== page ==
Fantastic! By extended I think you mean telescoping. Anyways, it does not appear that you need an improved antenna.

I just wish I could see the TIS-B whatever that is, I know others can... because it IS on Adsbexchange briefly!
adsbexchange.com needs at least three feeders in order to triangulate the position of non ADS-B aircraft. Your additional feed to them may provided extended coverage allowing you to observe the military aircraft past where it disappears, unless of course it is beyond your 80 mile coverage.
 

vagrant

ker-muhj-uhn
Joined
Nov 19, 2005
Messages
1,644
Location
California
I just wish I could see the TIS-B whatever that is, I know others can... because it IS on Adsbexchange briefly!

Hmm...I am wondering if I answered this last bit fully, so here we go. In a way, yes you and others do see the aircraft signal, but the aircraft is not sending it's position so you or me individually would not see it plotted on a map.

On adsbexchange you are seeing the result of multiple people sharing their feeds and adsbexchange taking that data, triangulating it and then pushing that data out which provides the position report of the aircraft. Again, I am simplifying this, but that is what is happening and why we cannot see it on our own feeds, but observe it on shared sites.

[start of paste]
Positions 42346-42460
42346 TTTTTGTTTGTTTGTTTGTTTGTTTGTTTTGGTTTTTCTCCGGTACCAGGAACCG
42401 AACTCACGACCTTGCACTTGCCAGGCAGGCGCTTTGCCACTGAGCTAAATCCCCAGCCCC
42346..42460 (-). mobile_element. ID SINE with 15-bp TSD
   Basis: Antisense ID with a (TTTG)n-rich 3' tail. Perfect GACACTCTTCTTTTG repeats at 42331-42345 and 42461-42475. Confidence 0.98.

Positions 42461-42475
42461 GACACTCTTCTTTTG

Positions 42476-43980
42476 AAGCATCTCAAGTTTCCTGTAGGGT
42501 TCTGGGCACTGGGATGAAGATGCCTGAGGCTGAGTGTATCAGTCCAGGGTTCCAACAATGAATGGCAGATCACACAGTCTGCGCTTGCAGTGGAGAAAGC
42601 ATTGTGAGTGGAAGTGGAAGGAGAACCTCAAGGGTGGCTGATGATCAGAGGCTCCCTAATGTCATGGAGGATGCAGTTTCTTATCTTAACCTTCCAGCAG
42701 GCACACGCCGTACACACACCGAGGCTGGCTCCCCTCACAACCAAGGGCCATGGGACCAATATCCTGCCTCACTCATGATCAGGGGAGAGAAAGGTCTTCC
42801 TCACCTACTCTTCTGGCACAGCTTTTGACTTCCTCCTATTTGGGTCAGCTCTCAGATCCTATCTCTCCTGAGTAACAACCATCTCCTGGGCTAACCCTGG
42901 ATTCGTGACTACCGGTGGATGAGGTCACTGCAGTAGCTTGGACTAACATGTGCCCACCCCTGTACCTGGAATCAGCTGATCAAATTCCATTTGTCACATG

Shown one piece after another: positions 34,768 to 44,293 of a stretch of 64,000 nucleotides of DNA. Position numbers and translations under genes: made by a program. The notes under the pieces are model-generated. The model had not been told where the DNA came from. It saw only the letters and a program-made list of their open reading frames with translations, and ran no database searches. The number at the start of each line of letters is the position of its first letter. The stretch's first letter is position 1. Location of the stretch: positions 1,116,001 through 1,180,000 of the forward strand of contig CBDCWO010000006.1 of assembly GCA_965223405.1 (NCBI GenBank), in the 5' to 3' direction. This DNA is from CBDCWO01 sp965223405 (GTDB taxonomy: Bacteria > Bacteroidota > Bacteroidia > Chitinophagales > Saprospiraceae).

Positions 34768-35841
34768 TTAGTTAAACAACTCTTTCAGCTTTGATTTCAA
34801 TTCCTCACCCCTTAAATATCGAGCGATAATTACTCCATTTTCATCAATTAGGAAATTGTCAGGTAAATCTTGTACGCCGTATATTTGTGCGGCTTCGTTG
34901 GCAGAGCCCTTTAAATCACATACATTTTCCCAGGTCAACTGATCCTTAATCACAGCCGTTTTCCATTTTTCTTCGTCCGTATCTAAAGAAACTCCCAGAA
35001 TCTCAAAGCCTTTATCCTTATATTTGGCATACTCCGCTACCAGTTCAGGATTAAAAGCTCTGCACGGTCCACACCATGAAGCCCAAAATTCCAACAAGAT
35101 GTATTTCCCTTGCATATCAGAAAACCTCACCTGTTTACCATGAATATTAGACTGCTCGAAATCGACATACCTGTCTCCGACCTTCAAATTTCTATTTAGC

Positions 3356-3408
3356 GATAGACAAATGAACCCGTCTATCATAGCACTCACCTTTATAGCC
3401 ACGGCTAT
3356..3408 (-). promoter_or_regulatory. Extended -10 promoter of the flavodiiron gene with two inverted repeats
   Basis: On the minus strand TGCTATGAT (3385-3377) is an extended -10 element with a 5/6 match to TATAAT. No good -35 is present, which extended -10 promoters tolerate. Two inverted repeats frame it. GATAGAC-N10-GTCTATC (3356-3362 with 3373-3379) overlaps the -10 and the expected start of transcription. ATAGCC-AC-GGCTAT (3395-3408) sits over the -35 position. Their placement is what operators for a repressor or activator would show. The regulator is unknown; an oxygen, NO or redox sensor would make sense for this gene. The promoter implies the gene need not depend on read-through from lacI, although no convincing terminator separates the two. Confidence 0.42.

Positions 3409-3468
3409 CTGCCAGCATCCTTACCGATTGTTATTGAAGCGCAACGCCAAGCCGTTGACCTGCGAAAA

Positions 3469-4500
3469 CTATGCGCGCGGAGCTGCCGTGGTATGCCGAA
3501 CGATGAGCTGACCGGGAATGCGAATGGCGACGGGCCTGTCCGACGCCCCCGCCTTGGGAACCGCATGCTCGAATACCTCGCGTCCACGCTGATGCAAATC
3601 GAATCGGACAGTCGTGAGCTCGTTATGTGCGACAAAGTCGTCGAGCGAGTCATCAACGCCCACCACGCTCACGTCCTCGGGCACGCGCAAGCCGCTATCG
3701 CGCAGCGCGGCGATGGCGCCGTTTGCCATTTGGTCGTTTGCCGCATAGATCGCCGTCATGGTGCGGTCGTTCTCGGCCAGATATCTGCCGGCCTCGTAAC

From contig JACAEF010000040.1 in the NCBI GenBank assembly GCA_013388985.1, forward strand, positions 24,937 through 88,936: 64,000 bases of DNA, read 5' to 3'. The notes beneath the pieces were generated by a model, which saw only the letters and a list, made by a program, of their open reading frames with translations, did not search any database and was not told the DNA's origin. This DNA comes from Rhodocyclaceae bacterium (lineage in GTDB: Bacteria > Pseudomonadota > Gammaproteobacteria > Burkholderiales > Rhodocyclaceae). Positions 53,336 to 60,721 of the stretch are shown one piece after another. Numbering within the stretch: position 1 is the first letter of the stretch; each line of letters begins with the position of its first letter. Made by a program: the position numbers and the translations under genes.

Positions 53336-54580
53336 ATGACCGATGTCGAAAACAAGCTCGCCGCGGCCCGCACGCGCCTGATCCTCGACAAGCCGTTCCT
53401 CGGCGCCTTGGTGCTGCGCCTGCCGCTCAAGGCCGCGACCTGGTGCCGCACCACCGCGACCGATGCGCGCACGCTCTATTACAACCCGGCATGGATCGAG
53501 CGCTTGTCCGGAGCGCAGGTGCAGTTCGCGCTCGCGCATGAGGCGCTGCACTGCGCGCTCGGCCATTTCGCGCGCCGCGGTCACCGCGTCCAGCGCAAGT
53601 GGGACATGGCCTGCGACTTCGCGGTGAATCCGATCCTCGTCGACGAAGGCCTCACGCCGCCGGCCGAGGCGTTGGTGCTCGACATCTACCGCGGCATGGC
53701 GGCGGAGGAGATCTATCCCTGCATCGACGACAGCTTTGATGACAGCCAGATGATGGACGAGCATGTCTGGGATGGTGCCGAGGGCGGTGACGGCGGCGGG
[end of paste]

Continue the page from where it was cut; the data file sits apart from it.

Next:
GlobalNorth

Member
Premium Subscriber
Joined
May 2, 2020
Messages
265
I am within the LAFB AO and you are likely to never see military aircraft [F-16, F-35, etc.] show up on the ADS-B website. The last occurrence that I recall was when the President recently visited MCAS Yuma and one of the support aircraft landed and later departed LAFB.

Since LAFB is a fighter training base, they do not activate ADS-B for their usual ops.
 

Mountain343

Member
Joined
Jul 21, 2009
Messages
62
I just wish I could see the TIS-B whatever that is, I know others can... because it IS on Adsbexchange briefly!

Hmm...I am wondering if I answered this last bit fully, so here we go. In a way, yes you and others do see the aircraft signal, but the aircraft is not sending it's position so you or me individually would not see it plotted on a map.

On adsbexchange you are seeing the result of multiple people sharing their feeds and adsbexchange taking that data, triangulating it and then pushing that data out which provides the position report of the aircraft. Again, I am simplifying this, but that is what is happening and why we cannot see it on our own feeds, but observe it on shared sites.
Do you see it on the list tab or II/SI tab? or if I use dump1090 would I be able to see "something?" I'm not really curious about tracking/where so much as just getting an early warning as to when the house I'm at is gonna go BOOM and so I can go outside and go look :) It can be over 100 degrees out here and sitting outside waiting with binocs get's to be a bit much some days lol. But ... if the computer alerts me that they're coming my way ... I tried listening to the tower and RAPCON but I can't make heads or tails out of what i'm hearing just yet. It makes no sense to me or to what I see in the sky. Still trying to work that one out.

This is what I see on my screen though. rtl1090-scope.jpg